Analysis of “Breast Cancer Education and Awareness Requires Learning Young Act of 2009” (EARLY Act)
It is laudable that Congress continues to care deeply about breast cancer and strives to address it. However, it is vital that Congressional action is the right action that helps and does not harm the public and is a responsible use of federal funding and outreach. Unfortunately, the bill at issue is based on several false premises, contains incorrect information, and will not achieve these goals. The bill is addressed to a population of women in whom breast cancer is rare, and presumes we know what to tell these women about prevention, risk reduction and early detection. We do not. If we believe a public campaign to this population is important, we need scientific inquiry to find the answers to these questions before we launch any public campaign.
Our concerns center on the following:
1.) That breast cancer in women under 40, an admittedly rare occurrence, necessitates a broad public health campaign and education in secondary schools and universities;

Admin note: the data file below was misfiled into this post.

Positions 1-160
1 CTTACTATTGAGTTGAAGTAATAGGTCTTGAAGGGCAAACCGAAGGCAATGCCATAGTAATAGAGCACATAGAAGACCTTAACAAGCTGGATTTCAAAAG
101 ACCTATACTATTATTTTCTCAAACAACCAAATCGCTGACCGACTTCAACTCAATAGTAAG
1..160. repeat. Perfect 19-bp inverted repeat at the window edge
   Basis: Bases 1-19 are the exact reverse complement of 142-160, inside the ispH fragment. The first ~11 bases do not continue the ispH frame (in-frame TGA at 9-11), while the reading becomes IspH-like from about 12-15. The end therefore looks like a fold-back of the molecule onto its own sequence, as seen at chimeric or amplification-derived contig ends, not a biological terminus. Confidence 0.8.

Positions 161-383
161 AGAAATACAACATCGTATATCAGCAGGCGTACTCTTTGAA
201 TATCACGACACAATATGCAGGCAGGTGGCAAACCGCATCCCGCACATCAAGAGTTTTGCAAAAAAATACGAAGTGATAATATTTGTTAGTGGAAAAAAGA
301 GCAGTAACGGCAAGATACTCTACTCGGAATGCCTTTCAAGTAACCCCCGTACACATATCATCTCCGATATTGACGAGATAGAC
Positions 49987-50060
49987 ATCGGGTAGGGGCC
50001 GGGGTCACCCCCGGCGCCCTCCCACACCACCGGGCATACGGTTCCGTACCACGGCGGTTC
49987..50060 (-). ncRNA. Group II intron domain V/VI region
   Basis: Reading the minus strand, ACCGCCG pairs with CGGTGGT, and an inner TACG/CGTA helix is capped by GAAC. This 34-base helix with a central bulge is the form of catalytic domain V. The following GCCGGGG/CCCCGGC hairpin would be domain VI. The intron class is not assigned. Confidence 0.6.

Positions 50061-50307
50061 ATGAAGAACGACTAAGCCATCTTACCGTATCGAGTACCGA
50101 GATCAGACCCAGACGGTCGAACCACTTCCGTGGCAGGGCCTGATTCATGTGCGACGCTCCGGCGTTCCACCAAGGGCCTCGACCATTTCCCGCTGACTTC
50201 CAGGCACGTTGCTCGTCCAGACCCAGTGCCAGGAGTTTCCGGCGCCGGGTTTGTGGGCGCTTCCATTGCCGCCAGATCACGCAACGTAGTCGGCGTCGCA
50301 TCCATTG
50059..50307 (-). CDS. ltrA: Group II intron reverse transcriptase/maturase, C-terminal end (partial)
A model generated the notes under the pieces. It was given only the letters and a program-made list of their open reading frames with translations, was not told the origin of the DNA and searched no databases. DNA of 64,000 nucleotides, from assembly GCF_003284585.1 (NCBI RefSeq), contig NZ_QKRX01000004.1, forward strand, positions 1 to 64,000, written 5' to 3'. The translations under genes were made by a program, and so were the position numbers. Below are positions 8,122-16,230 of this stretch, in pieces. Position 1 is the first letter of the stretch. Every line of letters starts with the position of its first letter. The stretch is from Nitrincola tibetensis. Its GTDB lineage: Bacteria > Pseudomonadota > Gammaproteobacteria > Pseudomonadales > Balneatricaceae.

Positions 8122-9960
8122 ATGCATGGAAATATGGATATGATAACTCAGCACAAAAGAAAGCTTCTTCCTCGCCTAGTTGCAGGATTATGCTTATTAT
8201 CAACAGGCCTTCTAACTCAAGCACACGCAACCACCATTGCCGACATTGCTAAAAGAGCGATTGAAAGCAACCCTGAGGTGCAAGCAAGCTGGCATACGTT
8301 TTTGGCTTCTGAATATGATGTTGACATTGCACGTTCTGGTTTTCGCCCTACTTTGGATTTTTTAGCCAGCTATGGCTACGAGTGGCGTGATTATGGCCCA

2.) That we know what women should do to prevent or lower their risk of breast cancer;
3.) That breast self examination and clinical breast examination are effective in saving lives in this age group;
4.) That ethnicity is sufficient to trigger genetic counseling and testing
5.) That there are significant differences in what we know and what we should tell women under 40 years old versus over 40 years old.
The above concerns certainly justify a review of this legislation to determine if there are better, more scientifically-based ways to address the need to reduce incidence and mortality from pre-menopausal breast cancer. As a survivor who was diagnosed with breast cancer at an early age, I can say I had no family history, received regular breast screening, had a healthy diet and lifestyle and was a long distance runner, but still managed to get the disease. Pre-menopausal breast cancer is a much different type than the more common breast cancer diagnosed in post-menopausal women.
Its not only important to base public health messages about breast cancer risk on the best scientific evidence, its wrong to send mixed messages to women about whether they can prevent pre-menopausal breast cancer or instill a sense of guilt that they could have controlled the outcome.